Please use this identifier to cite or link to this item: http://hdl.handle.net/2307/5086
Title: The european wildcat (felis silvestris silvestris) : study for a functional method of population research
Other Titles: Il gatto selvatico Europeo (Felis silvestris silvestris) : studio per un metodo funzionale di ricerca popolazionistica
Authors: Velli, Edoardo
metadata.dc.contributor.advisor: Bologna, Marco Alberto
Keywords: monitoring
phylogeny
wildcat
felis silvestris
conservation genetics
Issue Date: 27-Feb-2015
Publisher: Università degli studi Roma Tre
Abstract: The wildcat is one of the most elusive mammalian carnivores in Italy. It is a species protected by the EC (Habitat Directive) and the efforts for its conservation are strictly related to a sound knowledge of its population parameters and genetic status. The different biological, genetic, taxonomic, phylogeographic and legal issues related to this species should all be considered in order to get to correct conclusions about its conservation status and the actions that should be applied. In this context I carried out my PhD thesis which has been developed through the collaboration between the Science Department of Roma Tre University, the Foreste Casentinesi National Park and the conservation genetics laboratory of ISPRA in Ozzano dell’ Emilia. This work took into account three main objectives : 1. Evaluate a standardized integrated protocol for non-invasive monitoring applying a methodology that integrating the different non-invasive techniques allowed us to improve the collection of diversified data (genetic, ecological, ethological, photographic, etc. ..) exploiting the least possible sampling effort. In this work we developed a protocol in which the sampling campaign was stratified simultaneously into three different layers: the camera-trapping layer, the scat-surveying and the hair-traps sprayed with valerian tincture (Valeriana officinalis). Using this method we were able to associate the genetic datum to the photographic one, identifying wildcats individuals, detecting hybridization traces, assessing the invasiveness of domestic cats and studying the reactions to the attractor. Alongside it was possible also to take advantage of the versatility of the camera-trapping in order to observe some aspects of the wildcat behaviour and the relationships with some potential competitors. This protocol has been chosen by the Biodiversity Department of the State Forestry Corps operating in the Foreste Casentinesi National Park as a tool for investigating the European wildcat in the integral Natural Reserve of Sasso Fratino. 2. Study more efficient genetic markers for assessing admixture and introgression between wildcat and domestic cat. In the second section, taking advantage of a fruitful collaboration with a ISPRA researcher, we performed a wide genetic investigation of novel loci to establish a set of diagnostic tools suitable for accurately detect levels of introgressive hybridization between European wildcats and domestic cats. 150 samples (including putative European wildcats, captive and putative hybrids and domestic cats) from 15 different European countries and previously analysed at 31 microsatellites loci were analysed with an Illumina Infinium iSelect 63K Cat DNA Array from which SNPs were selected the 151 most informative. Results from Bayesian model-based computations of simulated and empiric genotypes showed that the entire set of 151 markers provided successful estimates of admixture, correctly assigning all parental, F1-F2 hybrids and first and second generation backcrosses. A direct comparison between most informative SNPs and STRs proved the outperforming power of SNPs on admixture detection and inferring admixed ancestries. To increase the temporal depth of such analysis and check for a possible hidden introgression were also analysed a total of 1269 bp of mtDNA (a coding portion of ND5 containing 7 putative diagnostic mutation and the Region of Control) and two markers on the Y chromosome (SMCY STR-7 and a SNP on the SRY gene). These markers allowed us to draw a phylogenetic history of the samples from which emerged two possible different transmission events that led to a mitochondrial haplotypes sharing between the wild and domestic population opening the way for further studies to better understand the phenomenon. Results were organized in a manuscript that is currently under preparation: 3. Clarify the phylogeographic history of the species in Europe. The second work mentioned above has shown how different haplotypes characterized by typical domestic polymorphisms appeared with good frequency in the wild population. So in this last one part we provided the preliminary results of a phylogenetic and phylogeographic analysis sequencing 669 bp of the subunit 5 of NADH dehydrogenase of 717 samples of European wildcats, domestic cats and putative hybrids collected from 14 different locations in Europe previously analysed using 31 microsatellite loci. In this work, we have deepened the phylogeography of wildcat in Europe and shed light on the causes that led to the cytonuclear discordance on several individuals. Further analyses are underway for the definition of effective sample size and migration rates between the groups identified In conclusion, this work aimed to propose a multidisciplinary approach to deal with the problems of conservation of the wildcat defining the most efficient and standardized tools possible that could mediate a reasonable operational effort with a high quantity and quality of data.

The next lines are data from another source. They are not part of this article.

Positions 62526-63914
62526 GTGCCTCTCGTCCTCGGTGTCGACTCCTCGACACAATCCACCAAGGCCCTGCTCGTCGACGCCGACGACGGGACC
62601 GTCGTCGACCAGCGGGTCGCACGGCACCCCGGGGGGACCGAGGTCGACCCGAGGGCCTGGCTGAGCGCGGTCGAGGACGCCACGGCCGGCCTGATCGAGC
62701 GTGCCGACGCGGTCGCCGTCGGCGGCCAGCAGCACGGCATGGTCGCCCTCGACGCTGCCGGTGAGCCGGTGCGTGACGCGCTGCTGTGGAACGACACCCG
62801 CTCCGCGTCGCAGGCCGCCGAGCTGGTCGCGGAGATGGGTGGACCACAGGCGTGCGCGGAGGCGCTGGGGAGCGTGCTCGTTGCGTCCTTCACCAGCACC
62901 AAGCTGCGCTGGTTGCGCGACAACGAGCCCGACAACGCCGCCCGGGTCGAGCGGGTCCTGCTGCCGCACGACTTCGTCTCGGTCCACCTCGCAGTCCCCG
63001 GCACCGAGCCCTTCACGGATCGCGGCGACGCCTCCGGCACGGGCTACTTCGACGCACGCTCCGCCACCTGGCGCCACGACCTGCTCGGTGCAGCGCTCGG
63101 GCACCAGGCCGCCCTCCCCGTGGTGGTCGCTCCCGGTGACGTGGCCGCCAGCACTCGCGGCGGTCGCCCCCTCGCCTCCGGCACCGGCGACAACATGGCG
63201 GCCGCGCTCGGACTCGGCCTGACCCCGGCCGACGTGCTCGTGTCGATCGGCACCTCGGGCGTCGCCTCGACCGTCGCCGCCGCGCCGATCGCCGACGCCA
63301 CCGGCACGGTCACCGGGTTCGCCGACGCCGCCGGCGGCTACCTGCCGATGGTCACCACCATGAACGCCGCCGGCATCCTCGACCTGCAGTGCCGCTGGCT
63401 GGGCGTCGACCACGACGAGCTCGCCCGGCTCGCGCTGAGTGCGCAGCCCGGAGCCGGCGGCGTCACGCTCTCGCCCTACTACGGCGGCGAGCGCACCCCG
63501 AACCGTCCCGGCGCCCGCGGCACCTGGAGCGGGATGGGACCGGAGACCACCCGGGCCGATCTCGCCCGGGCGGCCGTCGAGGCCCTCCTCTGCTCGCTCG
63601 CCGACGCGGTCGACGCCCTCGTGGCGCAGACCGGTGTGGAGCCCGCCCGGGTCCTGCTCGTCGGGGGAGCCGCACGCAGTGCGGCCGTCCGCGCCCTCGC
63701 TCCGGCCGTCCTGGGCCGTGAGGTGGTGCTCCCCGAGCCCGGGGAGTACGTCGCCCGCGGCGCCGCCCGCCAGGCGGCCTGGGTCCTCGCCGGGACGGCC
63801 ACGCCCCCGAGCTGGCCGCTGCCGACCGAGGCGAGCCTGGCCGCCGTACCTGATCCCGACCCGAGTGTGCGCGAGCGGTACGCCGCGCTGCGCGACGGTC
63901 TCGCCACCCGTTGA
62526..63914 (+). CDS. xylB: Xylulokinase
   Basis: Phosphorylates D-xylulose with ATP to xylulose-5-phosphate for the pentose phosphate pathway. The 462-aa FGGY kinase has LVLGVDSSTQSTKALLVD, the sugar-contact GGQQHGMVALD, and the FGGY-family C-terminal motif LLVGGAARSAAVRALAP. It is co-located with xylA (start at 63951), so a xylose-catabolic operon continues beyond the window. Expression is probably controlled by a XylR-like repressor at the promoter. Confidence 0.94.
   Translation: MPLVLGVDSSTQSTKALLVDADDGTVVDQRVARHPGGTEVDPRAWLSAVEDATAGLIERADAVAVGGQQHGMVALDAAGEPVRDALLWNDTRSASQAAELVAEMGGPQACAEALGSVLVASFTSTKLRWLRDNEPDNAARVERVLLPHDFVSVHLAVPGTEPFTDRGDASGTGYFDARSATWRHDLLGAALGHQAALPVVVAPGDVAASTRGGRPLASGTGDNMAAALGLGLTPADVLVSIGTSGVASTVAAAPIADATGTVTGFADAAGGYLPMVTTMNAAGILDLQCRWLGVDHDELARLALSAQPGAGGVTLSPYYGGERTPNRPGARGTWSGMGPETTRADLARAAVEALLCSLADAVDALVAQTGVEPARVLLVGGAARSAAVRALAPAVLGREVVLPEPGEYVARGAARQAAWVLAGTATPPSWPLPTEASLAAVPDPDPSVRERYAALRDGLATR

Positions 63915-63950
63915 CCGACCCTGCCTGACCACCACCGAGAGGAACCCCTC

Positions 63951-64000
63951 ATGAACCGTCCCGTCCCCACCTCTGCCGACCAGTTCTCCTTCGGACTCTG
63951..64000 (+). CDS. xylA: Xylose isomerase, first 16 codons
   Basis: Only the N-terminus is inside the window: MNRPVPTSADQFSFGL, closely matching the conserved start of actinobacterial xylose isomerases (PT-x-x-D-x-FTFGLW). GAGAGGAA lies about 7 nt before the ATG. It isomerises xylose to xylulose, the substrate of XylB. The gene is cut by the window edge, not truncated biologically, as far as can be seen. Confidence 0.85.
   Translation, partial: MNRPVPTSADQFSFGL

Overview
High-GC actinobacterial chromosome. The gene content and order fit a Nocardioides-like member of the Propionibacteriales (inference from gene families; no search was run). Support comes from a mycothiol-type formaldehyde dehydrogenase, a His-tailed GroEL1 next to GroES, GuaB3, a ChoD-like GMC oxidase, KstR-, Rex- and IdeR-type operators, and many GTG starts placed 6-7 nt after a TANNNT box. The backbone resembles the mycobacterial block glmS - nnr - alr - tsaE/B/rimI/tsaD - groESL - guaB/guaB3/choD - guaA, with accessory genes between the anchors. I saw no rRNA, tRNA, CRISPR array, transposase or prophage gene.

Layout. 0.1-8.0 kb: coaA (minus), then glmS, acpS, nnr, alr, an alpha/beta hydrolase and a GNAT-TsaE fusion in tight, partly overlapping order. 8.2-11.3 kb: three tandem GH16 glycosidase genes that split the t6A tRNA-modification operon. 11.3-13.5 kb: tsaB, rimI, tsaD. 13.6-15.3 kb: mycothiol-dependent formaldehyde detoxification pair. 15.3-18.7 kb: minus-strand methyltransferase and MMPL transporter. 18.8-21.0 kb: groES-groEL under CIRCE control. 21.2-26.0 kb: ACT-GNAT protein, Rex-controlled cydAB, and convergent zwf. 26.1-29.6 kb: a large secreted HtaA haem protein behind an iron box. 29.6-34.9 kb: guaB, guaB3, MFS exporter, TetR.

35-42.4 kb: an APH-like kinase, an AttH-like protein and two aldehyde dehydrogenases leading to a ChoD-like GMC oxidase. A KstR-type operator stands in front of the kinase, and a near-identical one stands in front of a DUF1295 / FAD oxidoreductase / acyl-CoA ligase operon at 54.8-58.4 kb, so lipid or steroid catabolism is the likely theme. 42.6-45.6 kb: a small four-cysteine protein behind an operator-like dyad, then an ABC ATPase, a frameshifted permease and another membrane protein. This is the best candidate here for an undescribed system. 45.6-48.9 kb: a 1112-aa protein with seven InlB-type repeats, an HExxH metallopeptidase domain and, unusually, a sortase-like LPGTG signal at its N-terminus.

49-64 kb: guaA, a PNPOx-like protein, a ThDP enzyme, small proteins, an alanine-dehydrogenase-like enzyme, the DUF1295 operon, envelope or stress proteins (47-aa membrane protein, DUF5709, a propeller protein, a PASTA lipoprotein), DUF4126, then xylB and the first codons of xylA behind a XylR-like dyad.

URI: http://hdl.handle.net/2307/5086
Access Rights: info:eu-repo/semantics/openAccess
Appears in Collections:Dipartimento di Scienze
T - Tesi di dottorato

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